Getting Wild with Haywire Canyonview Chardonnay

Haywire Canyonview Chardonnay 2012 is quite different from any other Okanagan Chardonnay that I can remember tasting.  I had to nose it and taste it several times.  What was it that this wine in the glass was telling me?  The aromas straight from the bottle were quite wild and different.  But before I go on to provide you with my notes about this wine, I thought a little background on the wine would be beneficial.

The grapes for this wine from the a single terraced bench vineyard hovering above Trout Creek in Summerland.  According to Haywire, the grapes are hand-selected, picked over two different harvests, then concrete-fermented, and underwent an extreme lees stirring regimen, with multiple times per week, for three months, and no malolactic fermentation.  Indigenous “wild” yeasts were used to ferment this wine.

My Review

Haywire Canyonview Vineyard Chardonnay 2012
Haywire Canyonview Vineyard Chardonnay 2012

I tasted this wine 3 times to see how this wine, with the wild ferment would change.  I tasted it first upon opening, second time was 4 hrs later, and the third time was 24 hrs later.  The wine has a medium lemon colour in the glass.  The nose at first was showing all kinds of aromas; some that I would expect with Chardonnay such as citrus, lime and apple, but other aromas, such as grilled pork chop and pine needles, were quite unexpected.  You never know what aromas you may get from a wild ferment.  With swirling over a 10 minute period, the stone fruit became more prominent and a hint of honey appeared.  Four hours later there was still the wildness but maybe to a lesser degree, with more peach, citrus and honey on the nose.  24 hrs later, it was mainly dried apricots, honey and lees on the nose.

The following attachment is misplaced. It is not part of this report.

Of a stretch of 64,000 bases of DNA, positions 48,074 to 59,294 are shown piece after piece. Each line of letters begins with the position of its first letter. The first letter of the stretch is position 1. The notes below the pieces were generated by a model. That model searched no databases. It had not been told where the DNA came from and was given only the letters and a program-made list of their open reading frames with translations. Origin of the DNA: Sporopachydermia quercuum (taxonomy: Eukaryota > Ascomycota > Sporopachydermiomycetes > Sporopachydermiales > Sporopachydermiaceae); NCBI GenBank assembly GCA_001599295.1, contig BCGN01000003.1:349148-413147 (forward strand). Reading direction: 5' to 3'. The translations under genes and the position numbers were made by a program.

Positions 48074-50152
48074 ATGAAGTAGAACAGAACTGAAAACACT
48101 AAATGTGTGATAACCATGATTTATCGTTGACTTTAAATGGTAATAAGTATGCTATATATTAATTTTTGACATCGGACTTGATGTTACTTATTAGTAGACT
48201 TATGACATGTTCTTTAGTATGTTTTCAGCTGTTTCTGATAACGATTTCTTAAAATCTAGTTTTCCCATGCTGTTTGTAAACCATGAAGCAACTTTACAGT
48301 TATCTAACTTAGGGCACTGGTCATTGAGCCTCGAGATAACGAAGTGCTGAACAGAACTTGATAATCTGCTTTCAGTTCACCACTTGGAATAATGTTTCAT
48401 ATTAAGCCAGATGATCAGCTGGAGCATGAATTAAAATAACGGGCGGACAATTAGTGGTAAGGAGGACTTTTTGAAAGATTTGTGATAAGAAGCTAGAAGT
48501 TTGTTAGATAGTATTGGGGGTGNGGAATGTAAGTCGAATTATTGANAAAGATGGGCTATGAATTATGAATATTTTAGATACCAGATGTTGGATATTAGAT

Moving onto the palate,this wine was round; almost viscous, and had a fairly heavy mouth feel (which I attribute to the extreme lees stirring), which persisted in my 4 hr tasting and 24 hr tasting.  There was acidity from the start, but it grew towards the finish.  Pears, apples, and hints of apricot, peach, almond, and lime flavours to which honey, lees and black currant leaf were added toward the finish. There was also minerality that showed but only after a bit of swirling in the glass.  The flavours did not change as much for the two subsequent tastings.

This really was a complicated wine, at least on the nose.  I would suggest that you pour the wine into your glasses, but wait at least 15 minutes before taking a sip.

Rating: 4 stars  A complex wine on the nose, making you take notice, and treating you nicely with stone fruits, apples, honey, minerality and more on the palate.

This wine costs $23 and you can order it through Okanagan Crush Pad at this link.

Author: mywinepal
Drink Good Wine. That is my motto and I really want to help you drink good wine. What is good wine? That can be a different thing for each people. Food also loves wine so I also cover food and wine pairings, restaurant reviews, and world travel. Enjoy life with me. MyWinePal was started by Karl Kliparchuk, WSET. I spent many years with the South World Wine Society as the President and then cellar master. I love to travel around the world, visiting wine regions and sharing my passion for food & wine with you. Come live vicariously through me, and enjoy all my recommended wines.